Children don’t understand decorum.
They don’t know that society has rules. That society demands you behave in a certain way in certain places. It’s called being civilized.
Children are not civilized. My two-year-old might as well be a rabid animal most of the time.
Getting him to behave the way one is supposed to behave is impossible.
I wrote the post I’ve resurrected below one year ago.
It’s a charming little trifle about my son’s increasingly bad behavior. Little did I know that what I thought, last May, was the onset of the terrible twos – though I even admit in the post that I might be a tad premature in that assessment – was nothing but a tiny preview of the hell to come, and of the abuse Mom and Buried and I were yet to face.
Now, a year later and a good three months into the real terrible deal, this post would probably make me laugh if I weren’t usually already crying.
I thought things were bad when I wrote this week’s Zombie Post, and today things are infinitely worse. And there’s no end in sight. Parenting FTW!
Original Post – Parent Abuse: Parenting’s Dirty Little Secret
Everybody has that one friend for whom they’re constantly making excuses.
“He’s not normally like this” or “He’s cool once you get to know him” or “He’s got a weird sense of humor.”
After a while, though, it starts to become apparent that despite your friendship, that’s an awful lot of caveats. Maybe it’s time for the guy to start taking some of the blame for his own behavior.
Lately, that’s how I feel about my son.
Despite the fact that I could quote Cape Fear ALL DAY LONG and just pretend I’m having a conversation with my toddler —
“I can out-learn you. I can out-read you. I can out-think you. I can out-philosophize you. And I’m gonna outlast you! ”
— that’s not what the title of this post refers to.
This post is about Other Parents and the way they use their experiences to scare you.
Kids are strange.
Even my own son, whom everyone thinks is my spitting image and who you’d assume shares some of my personality traits and interests, is alien to me in many ways.
Every day he does things that make no sense to me. Which should be good preparation for his teen years, when he’ll be into stuff I have no understanding of and he’ll hate stuff I love just because I love it. But his thought process is not yet that sophisticated and, therefore, might even be more honest.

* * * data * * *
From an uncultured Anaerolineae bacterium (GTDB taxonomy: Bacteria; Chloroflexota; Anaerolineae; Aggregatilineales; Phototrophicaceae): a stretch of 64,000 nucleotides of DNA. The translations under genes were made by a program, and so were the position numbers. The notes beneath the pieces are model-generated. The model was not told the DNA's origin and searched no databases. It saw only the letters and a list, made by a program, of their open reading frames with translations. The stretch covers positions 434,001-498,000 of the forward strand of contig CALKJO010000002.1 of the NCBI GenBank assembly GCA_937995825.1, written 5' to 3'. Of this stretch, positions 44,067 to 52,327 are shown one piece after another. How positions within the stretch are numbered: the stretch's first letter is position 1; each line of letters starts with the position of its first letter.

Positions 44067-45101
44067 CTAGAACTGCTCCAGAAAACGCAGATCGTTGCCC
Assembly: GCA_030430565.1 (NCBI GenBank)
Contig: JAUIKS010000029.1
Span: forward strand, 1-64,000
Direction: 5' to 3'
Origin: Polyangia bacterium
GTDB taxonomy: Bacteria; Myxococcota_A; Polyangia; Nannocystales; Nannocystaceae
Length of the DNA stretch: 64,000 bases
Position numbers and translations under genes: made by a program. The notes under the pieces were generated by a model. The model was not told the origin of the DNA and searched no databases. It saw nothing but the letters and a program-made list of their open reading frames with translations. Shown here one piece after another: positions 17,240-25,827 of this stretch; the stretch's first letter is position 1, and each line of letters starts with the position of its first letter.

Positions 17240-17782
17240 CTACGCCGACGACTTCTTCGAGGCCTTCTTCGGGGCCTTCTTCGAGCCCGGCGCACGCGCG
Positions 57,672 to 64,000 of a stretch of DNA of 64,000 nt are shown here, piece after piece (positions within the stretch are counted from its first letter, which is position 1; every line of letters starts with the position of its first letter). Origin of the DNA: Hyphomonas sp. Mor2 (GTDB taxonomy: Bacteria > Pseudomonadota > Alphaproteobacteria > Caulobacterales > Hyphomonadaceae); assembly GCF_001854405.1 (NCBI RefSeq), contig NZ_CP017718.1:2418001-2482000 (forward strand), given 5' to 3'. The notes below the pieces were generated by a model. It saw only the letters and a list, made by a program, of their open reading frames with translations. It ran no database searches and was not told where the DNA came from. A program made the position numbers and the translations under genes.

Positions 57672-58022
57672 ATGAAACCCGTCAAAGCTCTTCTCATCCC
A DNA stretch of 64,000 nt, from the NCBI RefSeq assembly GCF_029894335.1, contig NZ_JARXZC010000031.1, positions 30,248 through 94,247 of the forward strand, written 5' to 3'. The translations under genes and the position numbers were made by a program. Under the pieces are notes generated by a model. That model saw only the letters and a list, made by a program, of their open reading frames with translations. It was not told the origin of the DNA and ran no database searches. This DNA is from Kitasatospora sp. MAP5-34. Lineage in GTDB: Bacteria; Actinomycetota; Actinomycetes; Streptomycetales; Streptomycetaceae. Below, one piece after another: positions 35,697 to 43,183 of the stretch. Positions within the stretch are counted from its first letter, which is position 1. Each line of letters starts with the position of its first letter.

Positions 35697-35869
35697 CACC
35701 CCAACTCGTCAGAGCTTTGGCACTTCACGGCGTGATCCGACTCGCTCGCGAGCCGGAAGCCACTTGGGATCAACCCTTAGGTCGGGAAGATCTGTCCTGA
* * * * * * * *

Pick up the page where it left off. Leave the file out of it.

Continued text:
Some of the stuff he hates he hates because he’s young and doesn’t know any better. Some of it is because he’s two and two-year-olds like to be jerks. And some of the stuff he likes he likes because he’s young and doesn’t know any better, some of it is because he has a little bit of Mom and Buried in him too, and some of it is because he’s as unique as a snowflake.
A snowflake I thought I knew.
In an effort to really sell the “terrible” in “terrible twos”, my son has become a very selfish, defiant and lazy guy. Lately, trying to get my son to do anything usually results in him screaming for five minutes.
We’re dealing with this stage as best we can, all the while reminding ourselves that it is just a stage (and if it’s not, there’s always military school) and all the while self-medicating ourselves into being excited that he’s learning how to express himself and grow more independent and have opinions, if you can call “no!” and “mine!” opinions.
He knows what he wants and he knows what he doesn’t want, and never the twain shall meet.
Since time-outs are so ineffective and cages and tranquilizers are frowned upon, we’ve had to resort to other methods to attempt to control the beast.
I remember when my son learned to say “No.” The moment haunts my dreams.
Much like the discovery of lying, when a child learns to say “no,” it’s another step on the road to having a teenager. Another step on the road from merely “keeping your offspring alive” to actually “raising a human being.” Another step on the road from having low blood pressure and a healthy head of hair to looking, and heart-attacking, like Roger Sterling.
As a new parent with grand ideas of how you’ll raise the perfect child and do everything right, you initially try to limit how often you say “no” in the hopes that your kid won’t pick up on its power and start wielding it himself. But he does. He certainly has in my house.
And now it’s no longer about avoiding no; it’s about reclaiming it. Because these days, the word is all his.